If Americans enjoy the shenanigans of their local car dealers, they are free to buy their vehicles through that system. But new market models should be encouraged, not banned, and Republicans in every state ought to be aware of how their laws affect companies like Tesla.
State-level occupational licensing is among the worst instances of crony-capitalist influence. According to a 2010 study published in the British Journal of Industrial Relations, 29 percent of the U.S. workforce is required to hold a license, up from 5 percent in the 1950s. For some professions, such as lawyers and doctors, licensure is defensible. But increasingly, license restrictions are being abused by established business interests. All 50 states require licenses for anyone working with hair, for example—and the profession’s standards boards are composed of licensed salon owners with an interest in imposing standards that exceed legitimate health and safety concerns in order to limit competition.
Consider a few egregious examples of licensing abuses from across the country, as compiled by the Institute for Justice and other sources:
- In Alabama, it’s a crime for anyone but a licensed dentist to offer over-the-counter teeth-whitening services.
- In New York, there are laws prohibiting renting out your own apartment, and Airbnb users who rent out their apartments have been sued—the Attorney General recently subpoenaed the information of 15,000 users of this smartphone app for further legal action.
- In Portland, Oregon, it’s illegal for limos or sedans to charge rates competitive with taxis.
- In Washington, D.C., giving a tour of local sights and attractions without a license can land you in jail for 90 days.
- In North Carolina, it’s a crime to give nutrition/dieting advice without a license, which has landed blogger Steve Cooksey in hot water for his website Diabetes-Warrior.net, where he wrote about his exercise and “paleo diet” for dealing with diabetes.
- In Louisiana, it’s a crime for anyone but a licensed funeral director to sell “funeral merchandise,” including caskets, which caused a group of 38 monks to be unable to sell caskets at their monastery. (They recently won the right after a successful suit.)
- Four states have license requirements for individuals who advertise themselves as interior designers.
- In Kentucky, new entrants in the moving business must demonstrate to a state board dominated by incumbent movers that there is a “need” for their service.
- State licensing requirements to be a money transmitter cost companies as much as $500,000 per state, according to a Digital Transactions magazine report. One company spent over $10 million and five years’ time to get its first 41 licenses. This requirement has stifled payment-provider innovation, which is expected to be a massive industry in the digital economy.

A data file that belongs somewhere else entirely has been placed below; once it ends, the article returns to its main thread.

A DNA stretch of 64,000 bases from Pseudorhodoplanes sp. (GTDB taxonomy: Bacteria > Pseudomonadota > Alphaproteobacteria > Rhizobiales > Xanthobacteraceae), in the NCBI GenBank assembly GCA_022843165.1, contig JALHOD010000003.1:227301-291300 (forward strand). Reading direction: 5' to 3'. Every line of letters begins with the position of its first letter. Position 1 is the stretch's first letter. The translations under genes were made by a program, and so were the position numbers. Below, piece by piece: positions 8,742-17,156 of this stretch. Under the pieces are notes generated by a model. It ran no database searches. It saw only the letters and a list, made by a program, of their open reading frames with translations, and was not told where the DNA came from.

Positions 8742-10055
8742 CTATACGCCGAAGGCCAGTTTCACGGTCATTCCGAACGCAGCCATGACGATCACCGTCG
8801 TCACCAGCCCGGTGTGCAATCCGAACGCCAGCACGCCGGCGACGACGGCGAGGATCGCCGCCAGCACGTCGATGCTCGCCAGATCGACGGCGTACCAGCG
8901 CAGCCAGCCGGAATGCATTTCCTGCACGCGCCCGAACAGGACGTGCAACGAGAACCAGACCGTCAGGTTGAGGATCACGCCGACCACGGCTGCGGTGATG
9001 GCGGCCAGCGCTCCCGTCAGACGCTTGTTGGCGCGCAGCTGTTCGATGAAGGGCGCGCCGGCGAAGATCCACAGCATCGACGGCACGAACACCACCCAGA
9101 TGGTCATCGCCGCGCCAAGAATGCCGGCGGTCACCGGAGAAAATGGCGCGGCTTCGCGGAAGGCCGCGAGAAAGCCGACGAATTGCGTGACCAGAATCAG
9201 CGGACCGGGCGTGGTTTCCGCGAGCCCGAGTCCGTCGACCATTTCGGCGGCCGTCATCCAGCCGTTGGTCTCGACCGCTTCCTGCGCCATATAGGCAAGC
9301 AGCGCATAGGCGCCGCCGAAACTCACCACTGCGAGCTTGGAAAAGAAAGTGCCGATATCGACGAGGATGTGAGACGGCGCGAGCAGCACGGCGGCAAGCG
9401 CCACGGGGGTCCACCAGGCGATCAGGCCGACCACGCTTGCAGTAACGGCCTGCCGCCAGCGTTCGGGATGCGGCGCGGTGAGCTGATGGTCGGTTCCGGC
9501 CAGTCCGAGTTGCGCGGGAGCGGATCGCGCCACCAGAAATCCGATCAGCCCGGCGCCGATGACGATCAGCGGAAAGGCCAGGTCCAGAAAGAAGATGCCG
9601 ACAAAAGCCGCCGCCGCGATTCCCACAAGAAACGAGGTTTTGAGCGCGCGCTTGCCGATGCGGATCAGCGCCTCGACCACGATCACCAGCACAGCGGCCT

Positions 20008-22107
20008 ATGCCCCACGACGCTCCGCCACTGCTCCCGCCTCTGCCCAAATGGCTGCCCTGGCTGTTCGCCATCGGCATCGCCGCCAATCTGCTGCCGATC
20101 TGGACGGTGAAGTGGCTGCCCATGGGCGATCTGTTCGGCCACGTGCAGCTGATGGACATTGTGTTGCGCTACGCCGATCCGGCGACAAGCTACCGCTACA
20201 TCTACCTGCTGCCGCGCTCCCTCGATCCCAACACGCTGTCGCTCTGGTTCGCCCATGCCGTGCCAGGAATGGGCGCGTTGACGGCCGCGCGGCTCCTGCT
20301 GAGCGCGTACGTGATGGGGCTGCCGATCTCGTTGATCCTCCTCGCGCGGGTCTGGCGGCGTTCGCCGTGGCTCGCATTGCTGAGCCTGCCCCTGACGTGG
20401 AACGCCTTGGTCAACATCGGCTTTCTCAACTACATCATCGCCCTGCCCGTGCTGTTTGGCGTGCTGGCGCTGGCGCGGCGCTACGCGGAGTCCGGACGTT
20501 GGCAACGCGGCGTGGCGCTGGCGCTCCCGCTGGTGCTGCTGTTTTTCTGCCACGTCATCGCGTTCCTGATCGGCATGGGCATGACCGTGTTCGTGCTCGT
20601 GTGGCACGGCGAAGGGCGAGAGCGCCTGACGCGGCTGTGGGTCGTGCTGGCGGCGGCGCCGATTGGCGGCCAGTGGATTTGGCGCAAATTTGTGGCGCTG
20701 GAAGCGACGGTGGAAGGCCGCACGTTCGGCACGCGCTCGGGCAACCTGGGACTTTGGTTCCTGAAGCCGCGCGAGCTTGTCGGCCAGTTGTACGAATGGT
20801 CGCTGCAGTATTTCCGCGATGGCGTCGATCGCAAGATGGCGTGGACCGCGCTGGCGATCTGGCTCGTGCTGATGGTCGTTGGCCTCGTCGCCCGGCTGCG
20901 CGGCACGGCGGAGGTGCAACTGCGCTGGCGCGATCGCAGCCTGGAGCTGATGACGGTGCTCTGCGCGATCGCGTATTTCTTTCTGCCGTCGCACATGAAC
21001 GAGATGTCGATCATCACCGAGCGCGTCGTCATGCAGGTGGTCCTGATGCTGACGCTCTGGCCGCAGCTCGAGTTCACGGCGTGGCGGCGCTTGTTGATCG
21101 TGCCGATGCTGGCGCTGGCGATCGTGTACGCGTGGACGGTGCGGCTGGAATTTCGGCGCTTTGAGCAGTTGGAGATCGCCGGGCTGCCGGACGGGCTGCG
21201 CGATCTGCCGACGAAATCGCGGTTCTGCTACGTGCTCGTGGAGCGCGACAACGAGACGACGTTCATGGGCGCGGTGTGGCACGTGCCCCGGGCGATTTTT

The consequences of regulations like these are significant: there are over 700,000 cosmetologists, 21,000 funeral homes, and 333,000 taxi drivers and chauffeurs. They have tens of millions of customers, who ultimately have to pay more for their services.
Milton Friedman devotes a chapter of Capitalism and Freedom to this topic. Licensure is “essentially the medieval guild kind of regulation” where “the state assigns power to members of the profession.” He explains that these “measures … almost inevitably becomes a tool in the hands of a special producer group to obtain a monopoly position at the expense of the rest of the public.” The principle for reform is simple: occupational licensing should be limited to what is strictly necessary to protect the general public.
These examples are just a few of the restrictions that limit free market competition at the state level. In the cases of Uber, Tesla, and frivolous occupational licensing, government intervention is unnecessary, counterproductive, and immoral. Republicans can’t say they are serious about regulatory reform unless they are spearheading the attack on these regulations, state-by-state and locality-by-locality. In fact, Republicans must be proactive to clear the way for innovation, not reactive to the problems when they manifest themselves.
The Federal Level: Copyright and Patent Reform
Copyright and patents are the government’s most powerful tools for fostering innovation. Employed correctly they incentivize technological development and content creation—and the U.S. is a world leader in both. But when used improperly, these laws have the opposite effect.
The Constitution provides a single, exclusive reason for the regulatory instruments of patents and copyright, “To promote the Progress of Science and useful Arts.” This is the only Congressional power with a specific enumerated purpose—to a textualist, this is substantial evidence of its importance.